The Woman: That's better... we are ready.

There is a clicking sound of the camera. Now the women all place themselves around Setareh. Each one tries to be closer to her than the rest.

The Woman: Now take a close-up... and then say 'cut.'

She looks at Setareh while laughing. Hearing the woman use such terms, Setareh smiles too.

The Young Man (looking surprised): What did you say I must say?

The Woman (while laughing heartily): Say 'cut.'

The sound of the word 'cut' and the clicking of the camera mix. The young man has used the flash again to brighten the scene and the echo of the word cut gives way to the dry sound of the door opening wide. Further light enters the room from outside.

Returning to Present time:

As the door opens, Setareh raises her head from the table. Her face looks tired and old now. The pressure from the edge of the table has left a trace on her forehead. She sort of narrows her eyes to see who has entered the room. A young woman in chador is standing in front of her and says something that Setareh does not hear properly. She is still confused.

Young Woman: Excuse me... You have been waiting for a long time. I had to search for it really hard.

The young woman hands Setareh some ownership documents. Setareh takes them, puts on her glasses and looks at them.

Young Woman: You could have picked them up a long time ago? Why didn't you come earlier?

Setareh just smiles and does not answer.

Young Woman: Anyhow, please forgive me for asking you to wait here. I thought you would prefer to be alone rather than stay in that room with so many people coming in and leaving.... (She takes out a piece of paper and a pen from her pocket). Would you write a few lines for me...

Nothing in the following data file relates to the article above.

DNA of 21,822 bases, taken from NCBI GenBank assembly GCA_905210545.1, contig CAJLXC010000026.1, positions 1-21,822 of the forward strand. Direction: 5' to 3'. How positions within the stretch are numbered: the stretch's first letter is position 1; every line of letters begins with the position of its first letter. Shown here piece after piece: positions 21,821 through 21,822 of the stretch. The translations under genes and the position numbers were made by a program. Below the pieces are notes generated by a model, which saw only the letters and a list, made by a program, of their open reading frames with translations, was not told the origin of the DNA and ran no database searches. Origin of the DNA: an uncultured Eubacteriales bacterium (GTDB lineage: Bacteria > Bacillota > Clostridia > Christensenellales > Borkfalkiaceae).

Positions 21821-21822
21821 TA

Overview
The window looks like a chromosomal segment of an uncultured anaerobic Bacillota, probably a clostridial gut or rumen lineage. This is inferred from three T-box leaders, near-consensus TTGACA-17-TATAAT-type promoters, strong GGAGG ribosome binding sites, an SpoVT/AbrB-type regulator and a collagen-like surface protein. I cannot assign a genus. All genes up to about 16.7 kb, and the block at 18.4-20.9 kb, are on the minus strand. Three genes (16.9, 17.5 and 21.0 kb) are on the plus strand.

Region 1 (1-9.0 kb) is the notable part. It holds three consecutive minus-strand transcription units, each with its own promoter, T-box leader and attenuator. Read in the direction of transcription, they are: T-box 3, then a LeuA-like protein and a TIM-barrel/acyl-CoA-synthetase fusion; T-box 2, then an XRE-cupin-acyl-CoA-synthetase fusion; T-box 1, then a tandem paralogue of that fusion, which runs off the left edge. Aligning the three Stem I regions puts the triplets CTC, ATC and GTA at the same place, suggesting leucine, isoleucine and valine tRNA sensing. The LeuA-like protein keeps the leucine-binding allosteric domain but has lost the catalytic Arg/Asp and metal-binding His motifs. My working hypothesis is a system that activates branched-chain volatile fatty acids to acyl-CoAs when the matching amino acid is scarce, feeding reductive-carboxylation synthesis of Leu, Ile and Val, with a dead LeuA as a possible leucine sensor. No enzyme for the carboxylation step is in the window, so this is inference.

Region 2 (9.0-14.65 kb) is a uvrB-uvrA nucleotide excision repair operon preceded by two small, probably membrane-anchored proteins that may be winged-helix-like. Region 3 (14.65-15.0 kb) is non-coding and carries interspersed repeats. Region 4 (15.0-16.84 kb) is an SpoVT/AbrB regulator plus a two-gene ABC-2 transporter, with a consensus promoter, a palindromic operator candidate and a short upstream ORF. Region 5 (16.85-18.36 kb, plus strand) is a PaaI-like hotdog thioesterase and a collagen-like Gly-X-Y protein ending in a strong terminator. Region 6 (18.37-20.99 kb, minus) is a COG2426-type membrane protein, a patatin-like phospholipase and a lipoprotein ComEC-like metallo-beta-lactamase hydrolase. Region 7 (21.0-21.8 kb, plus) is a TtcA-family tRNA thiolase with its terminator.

Setareh (takes the paper and the pen): Sorry for making so much trouble for you.

She writes "with the hope of better tomorrows" and signs. The sound of a telephone ringing is heard from outside. The young woman gets nervous, takes the paper, thanks Setareh and leaves the room hurriedly. Setareh looks at the documents and puts them in her bag. While standing up, her chador falls on her shoulders. She pauses for a second and removes her chador and puts it in her bag.

Daytime/ In Street:

Setareh is walking without a chador in the street. She is wearing an old pair of sunglasses. She is walking slowly and tiredly. Some of the people who pass and recognize her show a reaction. She approaches a crossroad and stops in front of a series of big advertisements to take a taxi. There are huge, colorful glistering posters of new films on those stands.

A taxi passes her. She shouts: Vali Asr Street...



The Last Great Revolution